Is it a real competitor to Office? Well now that depends on how you define competitor. Lots of people define competitors to MS Office by the level of interoperability with Office. This has the effect of ruling out pretty much every non microsoft product out there. I'm going to take a slightly different look at the picture. The real question here is can OOo (eg. do everything you need your office suite to do. This is a real world look at what you really need and whether OOo does it and does it well. So lets get on with the review shall we? The list of things your office suite needs to do can be summed up fairly easily. There is the basic functionality that the average home user or small business requires. Then there are the advanced features that the power users and task automaters want. And finally there are the enterprise class features that large organizations want. Here is my semi-detailed list.

  • Basic Functionality
    • Write and Format Text Documents
    • Create spreadsheets to track and analyze numbers
    • Create Presentations
    • Create and embed Diagrams and Illustrations
  • Advanced Features
    • Connect to Databases and use their data
    • Automate Standard and repeatable tasks
    • Creation and Use of Templates for common document look feel
    • Extend the functionality of the app with scripting and or plugins
  • Enterprise Class Features
    • Share and Publish Data
    • Enforce Document Standards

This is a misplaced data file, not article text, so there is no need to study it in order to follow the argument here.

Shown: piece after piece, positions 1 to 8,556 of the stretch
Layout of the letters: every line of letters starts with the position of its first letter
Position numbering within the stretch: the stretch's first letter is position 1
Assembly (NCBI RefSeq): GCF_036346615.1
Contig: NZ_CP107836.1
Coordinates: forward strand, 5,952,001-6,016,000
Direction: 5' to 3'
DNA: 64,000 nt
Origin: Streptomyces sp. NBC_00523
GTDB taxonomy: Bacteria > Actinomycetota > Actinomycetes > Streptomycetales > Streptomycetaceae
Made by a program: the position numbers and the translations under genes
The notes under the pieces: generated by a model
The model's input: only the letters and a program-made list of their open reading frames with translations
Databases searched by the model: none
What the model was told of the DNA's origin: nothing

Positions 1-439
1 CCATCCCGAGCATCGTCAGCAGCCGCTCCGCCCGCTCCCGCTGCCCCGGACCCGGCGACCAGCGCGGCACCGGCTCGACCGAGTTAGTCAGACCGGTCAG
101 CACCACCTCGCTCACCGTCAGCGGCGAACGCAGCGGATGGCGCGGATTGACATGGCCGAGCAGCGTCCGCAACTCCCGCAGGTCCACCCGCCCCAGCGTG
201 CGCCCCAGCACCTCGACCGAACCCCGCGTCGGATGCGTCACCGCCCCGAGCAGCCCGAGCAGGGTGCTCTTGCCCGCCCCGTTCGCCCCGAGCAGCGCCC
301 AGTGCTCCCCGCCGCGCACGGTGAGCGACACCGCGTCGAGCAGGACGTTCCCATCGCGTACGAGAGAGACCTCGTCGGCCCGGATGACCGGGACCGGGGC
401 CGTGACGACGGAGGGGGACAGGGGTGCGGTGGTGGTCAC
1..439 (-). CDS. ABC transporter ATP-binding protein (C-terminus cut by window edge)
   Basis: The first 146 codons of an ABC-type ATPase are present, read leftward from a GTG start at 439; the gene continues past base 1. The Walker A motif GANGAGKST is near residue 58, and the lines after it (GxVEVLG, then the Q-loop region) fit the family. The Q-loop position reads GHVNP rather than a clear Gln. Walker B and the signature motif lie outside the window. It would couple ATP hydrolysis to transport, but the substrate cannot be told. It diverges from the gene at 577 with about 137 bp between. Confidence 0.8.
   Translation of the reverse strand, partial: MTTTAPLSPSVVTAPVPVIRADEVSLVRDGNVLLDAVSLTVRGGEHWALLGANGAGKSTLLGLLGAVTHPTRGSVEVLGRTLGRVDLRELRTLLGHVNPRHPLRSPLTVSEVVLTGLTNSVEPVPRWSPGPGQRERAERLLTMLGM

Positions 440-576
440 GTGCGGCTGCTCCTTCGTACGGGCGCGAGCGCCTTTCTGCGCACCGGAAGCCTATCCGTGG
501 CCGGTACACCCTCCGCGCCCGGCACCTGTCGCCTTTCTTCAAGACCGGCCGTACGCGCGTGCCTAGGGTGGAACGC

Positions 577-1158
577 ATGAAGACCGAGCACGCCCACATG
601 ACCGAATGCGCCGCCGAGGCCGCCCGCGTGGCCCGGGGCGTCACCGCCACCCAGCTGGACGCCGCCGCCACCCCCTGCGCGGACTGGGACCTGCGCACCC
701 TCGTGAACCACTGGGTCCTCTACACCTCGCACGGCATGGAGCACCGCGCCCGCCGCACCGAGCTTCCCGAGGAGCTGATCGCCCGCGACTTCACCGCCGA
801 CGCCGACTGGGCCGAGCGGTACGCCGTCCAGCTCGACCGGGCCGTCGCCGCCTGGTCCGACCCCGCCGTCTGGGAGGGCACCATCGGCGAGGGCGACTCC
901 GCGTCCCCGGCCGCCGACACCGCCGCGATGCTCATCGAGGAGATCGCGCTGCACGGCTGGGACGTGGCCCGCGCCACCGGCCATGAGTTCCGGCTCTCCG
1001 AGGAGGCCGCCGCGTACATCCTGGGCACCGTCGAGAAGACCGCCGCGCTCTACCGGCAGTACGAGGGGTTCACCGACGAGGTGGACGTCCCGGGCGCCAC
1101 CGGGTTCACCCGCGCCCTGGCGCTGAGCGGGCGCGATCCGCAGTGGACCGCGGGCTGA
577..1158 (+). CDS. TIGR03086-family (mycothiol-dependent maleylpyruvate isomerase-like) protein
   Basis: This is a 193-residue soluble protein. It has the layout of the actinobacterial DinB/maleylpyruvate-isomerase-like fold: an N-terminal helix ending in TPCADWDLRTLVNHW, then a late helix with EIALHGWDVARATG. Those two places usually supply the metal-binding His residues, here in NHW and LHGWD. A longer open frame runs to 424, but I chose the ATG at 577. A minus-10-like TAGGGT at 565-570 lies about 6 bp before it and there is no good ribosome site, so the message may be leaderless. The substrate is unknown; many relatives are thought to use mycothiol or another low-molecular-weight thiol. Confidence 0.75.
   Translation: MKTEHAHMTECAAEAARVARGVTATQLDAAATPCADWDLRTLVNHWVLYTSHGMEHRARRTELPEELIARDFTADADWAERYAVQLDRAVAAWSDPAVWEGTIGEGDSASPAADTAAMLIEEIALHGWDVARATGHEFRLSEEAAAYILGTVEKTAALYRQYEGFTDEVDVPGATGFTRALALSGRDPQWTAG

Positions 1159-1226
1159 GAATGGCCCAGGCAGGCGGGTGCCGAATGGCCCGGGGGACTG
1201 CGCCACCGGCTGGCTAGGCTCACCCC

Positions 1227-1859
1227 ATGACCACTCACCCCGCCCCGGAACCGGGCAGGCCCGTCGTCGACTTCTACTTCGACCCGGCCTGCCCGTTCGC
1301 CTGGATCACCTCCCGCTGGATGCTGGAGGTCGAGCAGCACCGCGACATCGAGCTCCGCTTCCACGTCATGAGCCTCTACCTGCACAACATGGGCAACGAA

I hopethis will be a useful review that helps you determine if you can use OOo on your desktop at home or at work. Writer When you think about it word processing hasn't really had or needed much innovation since the first WYSIWIG editor came out. WordPerfect 5.1 pretty much had all the important formatting features all sewn up along with a lot of the power user features as well. In fact Word 97 was pretty much the top of the word processing evolutionary chain. As for Writer, it has all the elements needed to edit and create documents. You can format them just as easily as Word. You can integrate data from other sources. You can create complex documents and Layouts. So does Word, WordPerfect, and just about every other Word Processing app out there though too. How does a Word Processing program stand out in such a market? While Writer may not have anything earth shattering to offer it does have some pretty nice features to make the task of editing easier. Particularly when working on large complex documents. All the standard word processing features are there including spell checking, multiple fonts and sizes, positioning, lists, and tables. However, Writer does offer something not present in most of the other word processing applications, the Stylist and the Navigator. No doubt inspired by the XML underpinnings of the OpenDocument format, these two features help Writer stand out from the crowd. The Stylist makes using and keeping track of styles easier than ever. It harnesses the power and flexibility of CSS and brings it to the Word Processor. The concept is simple. You can create a library of styles for you document and edit them from a central location. All your headers, all your lists, even your paragraphs can be modified at once. If you change your text-body style in the stylist then every place in your document that uses the text-body style will change at the same time. You can edit them and keep track of them, all from one location. You can even use them again in later documents. This time saving feature comes in very handy and after a while you will wonder how you ever got along without it. The Navigator makes finding that paragraph you need to edit a little easier. It shows you the structure of your document. Need to find that section on grandma's pumpkin pie recipe? Find the subheading in the navigator. Need to find that section on the employee dress code in the company handbook? Look in the Navigator. Where is that chart of the companies quarterly earnings in your report? Yep you guessed it, look in the navigator. In fact, Writer has everything you need to write quality Documents for Home or Business. As far as sharing those documents with others, Writer has a number of options for you. You can export to PDF if preserving the formatting perfectly is your first concern and modifying it is of no concern. If you need them to be able to edit the documents that won't work quite so well though. For that purpose you can export and save the documents to most other common formats. Or you can choose door number three. Offer them OpenOffice to edit and save the documents themselves. It's free and you have every right to distribute it yourself. Burn them a CD and they can modify your document all they want. Trust me, Not using MS Office won't be a deal killer. Not if you provide a quality product and quality service. And for the Home User, there is absolutely no reason Writer won't work for you. Calc Calc is the spreadsheet element in the OOo suite. It gives you some serious number cruching power. All the standard functions to sum, analyze, and otherwise manipulate your numerical data is here. It even has everything you need to organize and display that data in all the standard and not so standard charts. Pie charts, bar charts, line charts, and even snazzy 3d charts are all here. The standard stuff all works exactly like spreadsheets have worked since Lotus 1-2-3 was on your local accountants computer. So just how does Calc stand out? OOo is all about sharing information. It's open source, so sharing information is no threat to it's business model. The DataSources panel puts it all at your fingertips. And the Datapilot Wizard walks you through it. Chances are, no matter what database you data is stored in (or you intend to store it in), OOo has a way to connect to it...(out of the box) Oracle, Mysql, SqlServer, Access - OOo has inbuilt connectors for all of them ready to go. Few other spreadsheet applications have this degree of connectibility with this price tag. And it works out of the box. Now, no discussion of spreadsheet functionality, is complete without including the subject of macro's. I've known people who turned macro's into an artform. People who used them to automate so much of their job that they could do the work of 10 people without breaking a sweat. And Calc rises to the challenge. There is nothing Open Source programmers like better than being able to modify the software they use. And OpenOffice Basic puts that power at your fingertips. Whether you just like to use powerful spreadsheet functions or build full blown apps OpenOffice has the macro tools you need to get the job done. If you willing to put in the time to learn you can do anything with them. You won't find you are missing any functionality in this area. Documentation on the other hand can be a little difficult to understand. I and others plan to help with this, so I'm sure it won't be long before that problem is remedied. Will Calc fit your needs in a spreadsheet application? The answer is yes. It has all the functionality you require to process and analyze your data. As for sharing that data? You can of course export Calc documents to PDF should you care to, and save them to the standard formats. A better question to ask though is do you really want to share your data in spreadsheet form? Databases and reports are a much better solution than a spreadsheet. Very few people indeed need to share editable spreadsheets outside of their company or group. And if you do you can always choose door number three again. Nothing stops you from making OOo available to them for their own use. Again, not having Excel, is probably not going to be a deal breaker in your dealings with other people and companies. That, quality product and service aspect, is of much more importance. Base A database application was the one thing missing from previous releases of OpenOffice. OOo always had database integration from the ground up with the data-sources panel. And you could use that to generate reports and analyze database data. But no native database interface application was provided. Competing with the hugely popular Access in MS Office OpenOffice came up looking a bit weak. Enter Base, the OpenOffice database application. Base is much more than just a native Database application. It also is a fully functional portal to any database you want to use. you can generate reports, create forms, and edit modify or delete the information for any database you have. Base doesn't care what database you use it just gives you a friendly interface to the data. As far as what kind of functionality that interface provides you, it's pretty much all there. The best part of OOo's database integration is how pervasive it is. It's perfectly possible to do a database report in Writer with all the formatting power that gives you. You can process the data in Calc first, also with all the power that gives you. Base gives you everything you really need when dealing with your databases and the data in them. I don't think anyone will find they are missing functionality here. Impress Presentation Software, the app with a niche audience that everyone thinks they need. Personally I think presentation software is overused and misused perhaps 95% of the time. But for that other 5% it's a very handy tool. If your one of those people who use presentation software and actually need it, then Impress has all the tools you might need. It even has some features you might find very handy. That stylist I was talking about makes an appearance here, as well. It's just as handy in Impress as it is in writer. Impress has all the animations, transitions, effect, and formatting options you could possibly need. The same Data integration abilities available elsewhere are here too. You have drawing tools, and you can embed charts, tables, and other elements in your presentations. Presentation software at it's core is like word processing software. It just has to do a few things and there really isn't much innovating left to do. Impress fits your needs just fine in that regard. The Suite As a whole the OpenOffice Suite has every feature you might need in an office suite. Whether you need enterprise integration, or just a simple office suite for home use or somewhere in between OpenOffice can scale to your needs. And you certainly can't beat the price.